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12 May 2015
In the latest alleged mis-selling case in Hong Kong, the Court of First Instance maintained a consistent approach with other recent cases, rejecting an investor's claim based on misrepresentation and suggesting that the principle of contractual estoppel is alive and well.(1)
Mr Sit was a private client of DBS. The terms of their relationship were recorded in a series of agreements, account opening forms and other banking documents, which were signed by the parties between June 2004 and March 2008. Sit utilised credit facilities provided by DBS to invest in investment products – including, between February 2007 and February 2008, a series of equity-linked notes. These were structured products whose performance was linked to the value of certain underlying equities. Sit pledged the equity-linked notes to DBS as security for the continued provision of credit facilities.
The banking documents stated that DBS provided an "execution only service" to Sit. They contained the usual terms on which a bank agrees to provide such a service – namely, that Sit declared that:
With the onset of the financial crisis in 2008, the value of the equity-linked notes declined significantly, which in turn impaired the value of the security held by DBS. DBS duly made a margin call on Sit of HK$56,995,851, requiring him either to furnish additional security in this amount or to pay this sum to reduce his indebtedness. When he failed to do so, DBS exercised its right to sell a number of investments held in his account and to apply the proceeds to reduce his indebtedness. DBS then demanded that Sit settle a further sum of HK$3,426,724 and sued him for payment of this amount.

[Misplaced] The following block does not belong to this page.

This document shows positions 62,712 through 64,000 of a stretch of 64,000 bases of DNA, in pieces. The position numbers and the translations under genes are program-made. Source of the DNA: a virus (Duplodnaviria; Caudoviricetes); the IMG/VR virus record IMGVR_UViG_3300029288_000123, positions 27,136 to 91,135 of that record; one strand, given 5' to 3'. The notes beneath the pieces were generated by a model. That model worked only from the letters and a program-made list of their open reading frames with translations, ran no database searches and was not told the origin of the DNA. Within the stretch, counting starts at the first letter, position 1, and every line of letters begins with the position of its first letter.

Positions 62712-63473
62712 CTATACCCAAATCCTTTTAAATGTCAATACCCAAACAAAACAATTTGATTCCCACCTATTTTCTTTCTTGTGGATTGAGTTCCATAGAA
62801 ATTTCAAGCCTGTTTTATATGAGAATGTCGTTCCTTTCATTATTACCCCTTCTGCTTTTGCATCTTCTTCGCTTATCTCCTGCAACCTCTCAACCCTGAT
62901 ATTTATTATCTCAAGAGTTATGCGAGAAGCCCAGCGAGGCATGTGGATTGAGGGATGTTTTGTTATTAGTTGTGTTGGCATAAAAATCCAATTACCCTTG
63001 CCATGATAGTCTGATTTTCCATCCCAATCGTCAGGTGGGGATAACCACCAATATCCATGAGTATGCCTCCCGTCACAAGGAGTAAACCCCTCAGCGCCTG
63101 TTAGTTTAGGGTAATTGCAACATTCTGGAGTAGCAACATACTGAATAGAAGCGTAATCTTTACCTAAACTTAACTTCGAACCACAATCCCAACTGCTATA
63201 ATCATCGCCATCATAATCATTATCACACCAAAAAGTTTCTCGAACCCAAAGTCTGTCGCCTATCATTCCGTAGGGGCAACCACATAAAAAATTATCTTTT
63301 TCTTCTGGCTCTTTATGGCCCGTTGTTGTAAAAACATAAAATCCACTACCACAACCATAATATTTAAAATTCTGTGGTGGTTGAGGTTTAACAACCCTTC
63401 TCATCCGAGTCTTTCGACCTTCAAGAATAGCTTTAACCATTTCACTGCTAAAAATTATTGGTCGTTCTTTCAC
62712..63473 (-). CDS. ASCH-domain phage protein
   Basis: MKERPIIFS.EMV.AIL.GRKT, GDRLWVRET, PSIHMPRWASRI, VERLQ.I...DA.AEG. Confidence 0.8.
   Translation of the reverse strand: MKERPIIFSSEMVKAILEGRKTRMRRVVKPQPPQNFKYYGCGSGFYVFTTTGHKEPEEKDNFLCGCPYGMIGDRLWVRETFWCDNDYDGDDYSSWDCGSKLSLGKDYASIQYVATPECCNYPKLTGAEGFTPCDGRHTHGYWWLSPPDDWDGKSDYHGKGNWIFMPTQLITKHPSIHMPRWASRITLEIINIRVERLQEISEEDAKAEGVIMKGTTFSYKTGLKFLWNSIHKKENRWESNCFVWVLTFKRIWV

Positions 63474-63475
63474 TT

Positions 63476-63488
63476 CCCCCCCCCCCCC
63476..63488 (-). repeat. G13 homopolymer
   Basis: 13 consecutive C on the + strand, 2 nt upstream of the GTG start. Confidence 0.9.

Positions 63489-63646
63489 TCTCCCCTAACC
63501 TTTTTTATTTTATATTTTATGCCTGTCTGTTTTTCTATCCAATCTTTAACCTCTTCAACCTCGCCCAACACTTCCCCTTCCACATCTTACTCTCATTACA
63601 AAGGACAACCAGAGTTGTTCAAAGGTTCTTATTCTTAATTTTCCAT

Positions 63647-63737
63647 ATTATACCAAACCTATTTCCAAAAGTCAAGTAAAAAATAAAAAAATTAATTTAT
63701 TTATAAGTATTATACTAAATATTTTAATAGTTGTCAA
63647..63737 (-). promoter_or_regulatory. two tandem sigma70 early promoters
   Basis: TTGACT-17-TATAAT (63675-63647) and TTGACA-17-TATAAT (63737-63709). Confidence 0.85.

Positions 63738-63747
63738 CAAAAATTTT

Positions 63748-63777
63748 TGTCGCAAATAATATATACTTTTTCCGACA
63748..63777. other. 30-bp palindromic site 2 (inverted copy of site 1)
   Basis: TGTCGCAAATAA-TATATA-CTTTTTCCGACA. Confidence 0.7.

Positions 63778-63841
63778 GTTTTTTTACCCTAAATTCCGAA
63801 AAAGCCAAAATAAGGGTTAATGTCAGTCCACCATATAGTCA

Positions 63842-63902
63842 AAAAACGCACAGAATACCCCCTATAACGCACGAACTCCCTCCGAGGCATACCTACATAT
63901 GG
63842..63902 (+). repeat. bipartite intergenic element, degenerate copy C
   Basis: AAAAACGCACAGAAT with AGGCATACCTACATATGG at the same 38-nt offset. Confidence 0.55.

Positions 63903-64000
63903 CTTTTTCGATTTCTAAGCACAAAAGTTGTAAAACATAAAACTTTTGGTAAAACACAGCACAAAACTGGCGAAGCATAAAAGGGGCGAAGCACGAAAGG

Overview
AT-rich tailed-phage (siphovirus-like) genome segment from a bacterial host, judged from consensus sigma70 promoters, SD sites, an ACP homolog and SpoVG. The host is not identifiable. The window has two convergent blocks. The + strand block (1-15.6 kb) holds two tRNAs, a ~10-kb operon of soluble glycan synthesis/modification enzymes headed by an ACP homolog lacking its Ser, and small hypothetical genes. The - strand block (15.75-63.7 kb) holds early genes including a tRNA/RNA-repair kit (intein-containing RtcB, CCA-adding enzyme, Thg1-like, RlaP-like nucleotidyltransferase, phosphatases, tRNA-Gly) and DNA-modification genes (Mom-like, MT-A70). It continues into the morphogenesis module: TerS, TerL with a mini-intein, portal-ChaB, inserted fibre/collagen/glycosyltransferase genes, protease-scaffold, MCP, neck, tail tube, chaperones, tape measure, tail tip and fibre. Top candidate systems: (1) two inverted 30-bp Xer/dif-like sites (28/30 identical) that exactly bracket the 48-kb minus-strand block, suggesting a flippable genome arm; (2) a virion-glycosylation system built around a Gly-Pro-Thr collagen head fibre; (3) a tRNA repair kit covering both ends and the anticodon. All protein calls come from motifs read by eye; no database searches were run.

The case was really about Sit's counterclaim. Sit counterclaimed that the equity-linked notes had been mis-sold to him. He alleged the existence of an oral contract with DBS, pursuant to which it had agreed to make available to him credit facilities for investment purposes. This allegedly contained terms that DBS's relationship manager, Mr Kong, would be personally responsible for looking after Sit's investments and that Kong would not make risky investments on his behalf, as they were to be mortgaged to DBS as security for the credit facilities.
Sit claimed that the terms of the banking documents were not binding on the basis that they were not incorporated into any enforceable contract between Sit and DBS. He also went as far as to claim that the oral contract itself was invalid and void for uncertainty and/or unenforceable due to illegality.
Sit also alleged that a series of misrepresentations had been made to him by Kong, which had induced him to sign the banking documents and had further induced him to invest in high-risk products, including the equity-linked notes, in circumstances where he had made clear that he wished to pursue low-risk, conservative investments.
For the sake of completeness, Sit further alleged breach of implied duties of care in contract and tort, together with a parallel fiduciary duty which DBS owed him, by recommending investment products which were not suitable and failing to explain the nature, mechanism and risk involved in investing in those products.
In a lengthy judgment, the court rejected Sit's defence and counterclaim in its entirety. It found the existence of the alleged oral contract not to be believable and held that the terms which governed the relationship between Sit and DBS were set out in the banking documents. DBS had therefore contracted with Sit to provide an execution-only service.
The court rejected Sit's case on misrepresentation. It found that, even though not classified as a 'professional investor' by DBS, Sit was an experienced businessman and a relatively sophisticated investor. To the extent that he required it, he had access to his own professional advice. He knew, or had explained to him by Kong, that he was trading on margin and understood the risks of doing so. He also understood the key features and risks of the equity-linked notes and that they were not 'principal protected'. In this regard, the existence of recordings and transcripts of conversations between Kong and Sit were of crucial importance. As well as recording Kong's explanations of the nature of the credit facilities and the investments that Sit was making, they evidenced Sit's own fairly aggressive attitude to risk and that he was clearly making his own investment decisions.